Farm-To-Fork.ca officially launched October 3rd, 2013 with a goal of helping to eliminate food insecurity in our community. While the night was cause for celebration, we were also reminded that our work is far from over. Every day in our community people are going without food. Friends, family members, neighbours – wondering whether or not to pay for their heat or rent, or instead buy food. Many of us are fortunate enough to not have to struggle with these decisions. The sad reality is that too many people do. We can do better.
During the launch event, we were honoured to hear first hand from Tina Brophey about her life, and her experiences with the emergency food services. Tina spoke eloquently. Tina spoke matter-of-factly. Tina spoke for those in our community who often go unheard. With permission, the Farm To Fork team is proud to tell her story below.
Thank you once again Tina for taking part in our launch. And thank you to everyone who has supported the Farm To Fork project. Together we can eliminate food insecurity in our community.
Thank you for having me here tonight. Today is October 3rd. My check for October is almost all gone. I didn’t waste it on drugs to escape, or the proverbial taxis to the beer store. I paid my rent, got my bus pass, paid my phone bill and bought a few groceries. I have 28 days until I get another assistance check. I will need to access food supports, if I want to eat on ALL of those 28 days. I won’t be alone. I will eat surrounded my men, women and children at the Drop In Centre or the church. I will visit the Food Bank, pantries and Hope House, and meet with people and volunteers who will help with a smile.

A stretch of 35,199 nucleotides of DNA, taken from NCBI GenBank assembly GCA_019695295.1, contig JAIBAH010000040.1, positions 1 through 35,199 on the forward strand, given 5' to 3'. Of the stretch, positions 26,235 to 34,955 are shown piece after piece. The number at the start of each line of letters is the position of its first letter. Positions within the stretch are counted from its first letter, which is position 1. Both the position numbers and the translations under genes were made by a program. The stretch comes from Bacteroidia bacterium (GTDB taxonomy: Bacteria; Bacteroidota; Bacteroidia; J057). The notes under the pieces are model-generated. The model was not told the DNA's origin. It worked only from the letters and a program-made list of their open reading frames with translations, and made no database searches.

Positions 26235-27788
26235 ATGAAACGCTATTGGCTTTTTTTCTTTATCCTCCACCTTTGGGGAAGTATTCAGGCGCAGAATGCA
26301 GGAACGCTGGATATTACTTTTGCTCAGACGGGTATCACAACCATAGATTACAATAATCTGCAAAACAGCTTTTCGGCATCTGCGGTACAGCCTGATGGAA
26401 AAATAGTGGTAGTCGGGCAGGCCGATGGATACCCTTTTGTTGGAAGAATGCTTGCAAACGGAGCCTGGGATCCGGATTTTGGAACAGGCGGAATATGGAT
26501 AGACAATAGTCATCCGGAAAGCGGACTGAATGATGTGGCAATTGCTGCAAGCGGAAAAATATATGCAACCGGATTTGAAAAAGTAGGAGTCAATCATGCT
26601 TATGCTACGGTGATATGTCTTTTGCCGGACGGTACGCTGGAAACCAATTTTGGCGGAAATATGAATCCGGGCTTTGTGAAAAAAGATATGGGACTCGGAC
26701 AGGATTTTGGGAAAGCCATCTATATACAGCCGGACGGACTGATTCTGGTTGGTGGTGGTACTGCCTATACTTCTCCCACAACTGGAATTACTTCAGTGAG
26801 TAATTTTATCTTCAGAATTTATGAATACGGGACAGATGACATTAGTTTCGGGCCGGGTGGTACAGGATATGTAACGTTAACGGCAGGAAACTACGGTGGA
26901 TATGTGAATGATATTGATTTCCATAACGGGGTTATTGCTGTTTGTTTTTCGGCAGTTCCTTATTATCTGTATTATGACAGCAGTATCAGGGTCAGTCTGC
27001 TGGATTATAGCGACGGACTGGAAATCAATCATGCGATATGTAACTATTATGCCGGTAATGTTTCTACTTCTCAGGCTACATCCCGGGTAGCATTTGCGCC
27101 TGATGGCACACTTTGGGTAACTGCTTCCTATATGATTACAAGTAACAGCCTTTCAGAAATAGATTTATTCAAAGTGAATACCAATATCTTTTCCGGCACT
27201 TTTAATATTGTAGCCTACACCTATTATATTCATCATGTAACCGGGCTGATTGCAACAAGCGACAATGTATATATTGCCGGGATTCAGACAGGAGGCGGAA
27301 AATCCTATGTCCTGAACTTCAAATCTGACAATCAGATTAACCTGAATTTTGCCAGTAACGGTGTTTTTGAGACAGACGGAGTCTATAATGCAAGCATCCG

The Farm To Fork initiative is a great assistance to those food providers and volunteers. Helping them to address the needs of their organizations and the people they serve. I used to work as a Community Advocate in a neighbourhood group. Onward Willow is based in a high density, low-income area of Guelph. We offer “Emergency Food” packages to tide people over for a day or two if something like a check was late, or while they waited for a food bank appointment. I know the struggle our organization faced if we were running low on the essentials. We’d scramble to get tomato sauce, or powdered milk, to fill an unexpected increase in usage, or if donations dwindled. The Farm To Fork site will help connect those pantries with the donors in a more meaningful way. Being able to post the needs of the group means that we won’t run into the problem of 100 jars of peanut butter and no crackers or soup.
When I worked there, farmers would arrive with big bags of corn or potatoes. Unprepared, we’d get volunteers to drop a bag at every house in the nearby complexes, as storage and freshness were concerns. If those farmers had used Farm To Fork, we could plan, let the community know and coordinate with other community groups.
Farm To Fork will also highlight that good, healthy foods are needed and hopefully reduce the amount of dented, out dated cans of cranberry sauce and artichoke hearts donated.
I’d like to thank the great minds behind this idea for thinking of me and all the other faces of poverty. My sincere hope is that soon higher minimum wages and social assistance rates will make food banks a thing of the past. I’m sure I’m not the only one here who dreams of at time where everyone has safe, affordable homes and healthy diets that are sustainable for every day of the month.